Polls have closed in a tight U.S. House special election in southwestern Pennsylvania that some say will serve as a barometer for November’s midterm elections.

Democrat Conor Lamb, a 33-year-old Marine veteran and former federal prosecutor, is seeking to flip the 18th congressional district – which had been held by Republican Tim Murphy since 2003. Murphy was re-elected to an eighth term in 2016 without Democratic opposition, but was forced to resign in October amid revelations of an extramarital affair in which he urged his lover to get an abortion when they thought she was pregnant.

Democrats must flip 24 GOP-held seats to reclaim a House majority, and no one was counting on the Pittsburgh-area district that President Trump won by 20 percentage points in the presidential race to be in play. If Lamb wins, it would further bruise Trump and shake Republican self-assurance that their new tax law is an omnipotent offense and defense in their midterm matchups.

He’s trying to look like a moderate Democrat or look like a Republican but we know he’s not.

– GOP House candidate Rick Saccone on opponent Conor Lamb

As he voted Tuesday, Lamb insisted that Trump was not the main issue in the race.

“We were executing a plan that we came up with a long time ago that had nothing to do with the president,” said Lamb, who later added, “This is a local race … I don’t think it has anything to do with the president.”

Lamb is facing Republican state Rep. Rick Saccone, who vowed on Tuesday that he would be Trump’s “wingman.”

“[Trump] needs some help down there,” Saccone told Fox Business Network’s “Mornings with Maria.” “He is getting beat up in Washington from the media, from the bureaucracy and from Hollywood.”

The president has visited the district twice to campaign for Saccone, once in January and again on Saturday night in a rollicking rally that recalled Trump’s own 2016 campaign.

This is a local race … I don’t think it has anything to do with the president.

– Conor Lamb, Democratic House candidate

“Do me a favor, get out on Tuesday,” Trump said immediately after greeting the crowd. “Vote for Rick Saccone, and we can leave right now.” Vice President Mike Pence, Ivanka Trump and counselor to the president Kellyanne Conway have all visited the district, which stretches from the affluent Pittsburgh suburbs into deep Pennsylvania steel and coal country.

Yet Saccone, 60, has struggled to raise money and stir the same passions that helped Trump sweep the industrial Midwest on his way to the White House. According to Federal Election Commission records, Lamb raised more than $3.3 million since the start of 2018, compared to $703,000 for Saccone.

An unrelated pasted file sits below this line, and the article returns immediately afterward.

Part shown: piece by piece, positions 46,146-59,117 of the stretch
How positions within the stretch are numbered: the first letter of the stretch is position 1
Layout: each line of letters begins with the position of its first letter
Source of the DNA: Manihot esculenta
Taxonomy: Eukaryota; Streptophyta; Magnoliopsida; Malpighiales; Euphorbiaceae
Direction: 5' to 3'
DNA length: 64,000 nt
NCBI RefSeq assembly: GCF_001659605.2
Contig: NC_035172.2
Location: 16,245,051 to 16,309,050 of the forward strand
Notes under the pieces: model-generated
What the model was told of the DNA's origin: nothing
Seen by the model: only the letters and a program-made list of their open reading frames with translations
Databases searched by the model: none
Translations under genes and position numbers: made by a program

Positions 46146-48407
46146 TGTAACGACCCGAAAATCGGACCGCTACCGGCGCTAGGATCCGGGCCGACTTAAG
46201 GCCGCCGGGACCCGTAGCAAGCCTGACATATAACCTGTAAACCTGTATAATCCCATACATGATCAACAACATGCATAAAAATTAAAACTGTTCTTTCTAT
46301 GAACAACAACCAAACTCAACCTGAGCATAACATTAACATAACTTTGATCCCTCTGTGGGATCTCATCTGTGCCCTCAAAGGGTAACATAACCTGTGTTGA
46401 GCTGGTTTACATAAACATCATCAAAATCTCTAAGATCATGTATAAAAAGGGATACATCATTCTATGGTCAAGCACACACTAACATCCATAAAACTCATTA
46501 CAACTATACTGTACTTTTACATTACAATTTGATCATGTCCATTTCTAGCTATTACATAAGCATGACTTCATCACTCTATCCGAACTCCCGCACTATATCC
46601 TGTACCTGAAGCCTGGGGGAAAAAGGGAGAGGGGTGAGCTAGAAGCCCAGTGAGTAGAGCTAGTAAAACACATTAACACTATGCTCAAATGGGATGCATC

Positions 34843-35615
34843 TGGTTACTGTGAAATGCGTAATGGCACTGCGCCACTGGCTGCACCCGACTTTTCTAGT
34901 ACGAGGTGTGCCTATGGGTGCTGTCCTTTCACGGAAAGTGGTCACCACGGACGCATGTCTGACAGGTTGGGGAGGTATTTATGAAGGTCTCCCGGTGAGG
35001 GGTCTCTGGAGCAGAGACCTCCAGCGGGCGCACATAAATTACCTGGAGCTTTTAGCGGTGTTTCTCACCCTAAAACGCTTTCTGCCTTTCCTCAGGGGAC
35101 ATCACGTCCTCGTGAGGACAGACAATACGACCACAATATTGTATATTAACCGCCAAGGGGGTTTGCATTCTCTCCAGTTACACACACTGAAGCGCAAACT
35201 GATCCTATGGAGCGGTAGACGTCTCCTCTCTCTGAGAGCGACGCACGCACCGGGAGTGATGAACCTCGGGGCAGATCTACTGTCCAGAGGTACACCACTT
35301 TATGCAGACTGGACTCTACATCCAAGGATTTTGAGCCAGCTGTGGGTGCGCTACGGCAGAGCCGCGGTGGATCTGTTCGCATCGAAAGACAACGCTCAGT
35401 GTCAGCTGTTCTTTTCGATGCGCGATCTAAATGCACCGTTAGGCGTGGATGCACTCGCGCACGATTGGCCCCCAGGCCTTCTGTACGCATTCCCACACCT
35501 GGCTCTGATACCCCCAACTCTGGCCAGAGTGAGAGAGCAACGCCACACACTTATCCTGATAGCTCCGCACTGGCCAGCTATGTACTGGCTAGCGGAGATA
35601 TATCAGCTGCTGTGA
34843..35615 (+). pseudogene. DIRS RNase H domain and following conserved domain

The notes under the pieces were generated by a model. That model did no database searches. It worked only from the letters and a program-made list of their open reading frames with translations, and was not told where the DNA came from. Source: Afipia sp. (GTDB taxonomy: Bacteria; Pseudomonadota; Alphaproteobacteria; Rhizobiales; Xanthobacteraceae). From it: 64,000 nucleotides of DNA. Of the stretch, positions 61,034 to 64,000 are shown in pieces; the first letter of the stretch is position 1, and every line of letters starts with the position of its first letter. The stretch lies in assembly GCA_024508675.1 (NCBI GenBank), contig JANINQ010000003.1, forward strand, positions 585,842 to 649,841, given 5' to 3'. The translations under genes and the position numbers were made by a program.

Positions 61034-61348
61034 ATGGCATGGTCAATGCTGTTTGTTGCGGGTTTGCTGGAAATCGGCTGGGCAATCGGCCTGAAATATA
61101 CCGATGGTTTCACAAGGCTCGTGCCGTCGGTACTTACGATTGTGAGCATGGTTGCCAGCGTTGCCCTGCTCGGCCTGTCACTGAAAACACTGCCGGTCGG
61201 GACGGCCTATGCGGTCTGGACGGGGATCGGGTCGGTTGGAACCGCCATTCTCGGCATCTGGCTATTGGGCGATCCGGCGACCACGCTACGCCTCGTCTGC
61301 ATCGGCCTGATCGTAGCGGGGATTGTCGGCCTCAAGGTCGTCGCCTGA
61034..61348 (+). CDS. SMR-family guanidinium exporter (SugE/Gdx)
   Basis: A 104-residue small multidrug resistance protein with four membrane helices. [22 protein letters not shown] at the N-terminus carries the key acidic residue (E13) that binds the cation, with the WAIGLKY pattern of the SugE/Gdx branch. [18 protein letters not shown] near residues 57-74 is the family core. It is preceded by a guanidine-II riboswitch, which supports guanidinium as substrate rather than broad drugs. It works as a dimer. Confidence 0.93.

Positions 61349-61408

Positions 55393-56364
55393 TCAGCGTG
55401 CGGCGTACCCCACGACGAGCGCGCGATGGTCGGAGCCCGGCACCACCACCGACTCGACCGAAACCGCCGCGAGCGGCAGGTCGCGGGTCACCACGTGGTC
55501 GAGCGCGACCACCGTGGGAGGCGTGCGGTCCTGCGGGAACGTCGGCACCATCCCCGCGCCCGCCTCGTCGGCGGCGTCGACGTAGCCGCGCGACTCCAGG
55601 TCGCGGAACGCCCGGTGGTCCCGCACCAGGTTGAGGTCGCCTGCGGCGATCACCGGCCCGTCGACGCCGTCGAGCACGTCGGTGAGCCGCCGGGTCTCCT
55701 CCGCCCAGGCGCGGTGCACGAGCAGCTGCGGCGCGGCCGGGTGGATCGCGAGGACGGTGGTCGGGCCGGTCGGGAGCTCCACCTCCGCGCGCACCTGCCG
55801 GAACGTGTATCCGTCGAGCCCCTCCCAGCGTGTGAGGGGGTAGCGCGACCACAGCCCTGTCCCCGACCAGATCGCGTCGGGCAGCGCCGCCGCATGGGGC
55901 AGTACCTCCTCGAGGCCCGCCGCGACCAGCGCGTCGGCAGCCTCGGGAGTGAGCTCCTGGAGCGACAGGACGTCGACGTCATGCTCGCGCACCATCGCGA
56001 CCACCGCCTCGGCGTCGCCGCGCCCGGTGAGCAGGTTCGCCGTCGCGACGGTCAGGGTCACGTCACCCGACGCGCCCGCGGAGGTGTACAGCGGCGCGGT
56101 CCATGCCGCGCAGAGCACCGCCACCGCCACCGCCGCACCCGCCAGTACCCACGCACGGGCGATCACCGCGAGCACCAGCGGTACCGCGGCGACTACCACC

Meanwhile, national groups aligned with Trump, House Speaker Paul Ryan, R-Wis., and other Washington Republicans have spent roughly $9 million on the race, filling airwaves and social media with depictions of Lamb as little more than a lemming for House Minority Leader Nancy Pelosi, D-Calif.

Lamb countered with an ad calling it all “a big lie” since he’d already declared he wouldn’t support Pelosi as floor leader, much less a return to the speaker’s rostrum. He’s added his opposition to major new gun restrictions — though he backs expanded background checks — and declared himself personally opposed to abortion, despite his support for its legality.

“[Lamb]’s trying to look like a moderate Democrat or look like a Republican but we know he’s not,” Saccone told “Fox & Friends” Tuesday morning. “We know he will vote, if he gets there, he will vote with the Democratic party 100 percent. We can’t have that. If we’re going to implement the Trump agenda, then we have to stick with the President.”

Saccone’s remarks were an echo of Trump’s speech on Saturday night, in which the president warned: “The people of Pittsburgh cannot be conned by this guy Lamb.”

By contrast, Lamb has hammered the new GOP tax law as a giveaway to corporations at the certain future expense of Social Security, Medicare and the nation’s fiscal security. Lamb has also embraced unions, highlighting Saccone’s anti-labor record at the statehouse — a noticeable deviation from Murphy’s status as a union-friendly Republican. The AFL-CIO counts 87,000 votes from union households — around a fifth of the electorate.

In a bid to lock up that key voting bloc, Democrats called in former Vice President Joe Biden.

“You said you want your piece of the sidewalk,” Biden, a potential 2020 presidential candidate, told a group of union workers last week. ”Hell, you own the sidewalk.” Biden has also said that Lamb reminds him of his late son, Beau, an Iraq War veteran and former Delaware attorney general who died of brain cancer in 2015 at the age of 46.

Regardless of Tuesday’s outcome, Lamb and Saccone could face off again in November – though they may not meet in the same district. In January, the Pennsylvania Supreme Court ruled that the state’s congressional district boundaries were unfairly gerrymandered to aid Republicans.

The Democrat-controlled court has drawn a new map that puts Saccone and Lamb’s homes in separate districts. However, the matter is now in the hands of a three-judge federal panel, which is considering an appeal by Republican lawmakers.

FoxNews.com’s Joseph Weber and the Associated Press contributed to this report.

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